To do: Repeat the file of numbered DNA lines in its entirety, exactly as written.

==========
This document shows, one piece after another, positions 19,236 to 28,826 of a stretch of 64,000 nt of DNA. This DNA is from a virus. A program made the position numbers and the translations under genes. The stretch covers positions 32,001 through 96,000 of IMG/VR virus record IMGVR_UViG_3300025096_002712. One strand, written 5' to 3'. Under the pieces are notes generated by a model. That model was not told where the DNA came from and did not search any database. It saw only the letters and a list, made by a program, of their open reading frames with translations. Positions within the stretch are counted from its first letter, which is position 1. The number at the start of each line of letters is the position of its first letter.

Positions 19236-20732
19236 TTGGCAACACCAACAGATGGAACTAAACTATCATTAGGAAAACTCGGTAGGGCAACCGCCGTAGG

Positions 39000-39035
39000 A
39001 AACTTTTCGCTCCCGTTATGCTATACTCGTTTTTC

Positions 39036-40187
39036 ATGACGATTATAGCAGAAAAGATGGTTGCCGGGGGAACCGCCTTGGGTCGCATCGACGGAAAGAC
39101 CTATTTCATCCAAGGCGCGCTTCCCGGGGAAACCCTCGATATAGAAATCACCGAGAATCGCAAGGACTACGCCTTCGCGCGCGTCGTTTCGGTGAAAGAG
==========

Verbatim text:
This document shows, one piece after another, positions 19,236 to 28,826 of a stretch of 64,000 nt of DNA. This DNA is from a virus. A program made the position numbers and the translations under genes. The stretch covers positions 32,001 through 96,000 of IMG/VR virus record IMGVR_UViG_3300025096_002712. One strand, written 5' to 3'. Under the pieces are notes generated by a model. That model was not told where the DNA came from and did not search any database. It saw only the letters and a list, made by a program, of their open reading frames with translations. Positions within the stretch are counted from its first letter, which is position 1. The number at the start of each line of letters is the position of its first letter.

Positions 19236-20732
19236 TTGGCAACACCAACAGATGGAACTAAACTATCATTAGGAAAACTCGGTAGGGCAACCGCCGTAGG

Positions 39000-39035
39000 A
39001 AACTTTTCGCTCCCGTTATGCTATACTCGTTTTTC

Positions 39036-40187
39036 ATGACGATTATAGCAGAAAAGATGGTTGCCGGGGGAACCGCCTTGGGTCGCATCGACGGAAAGAC
39101 CTATTTCATCCAAGGCGCGCTTCCCGGGGAAACCCTCGATATAGAAATCACCGAGAATCGCAAGGACTACGCCTTCGCGCGCGTCGTTTCGGTGAAAGAG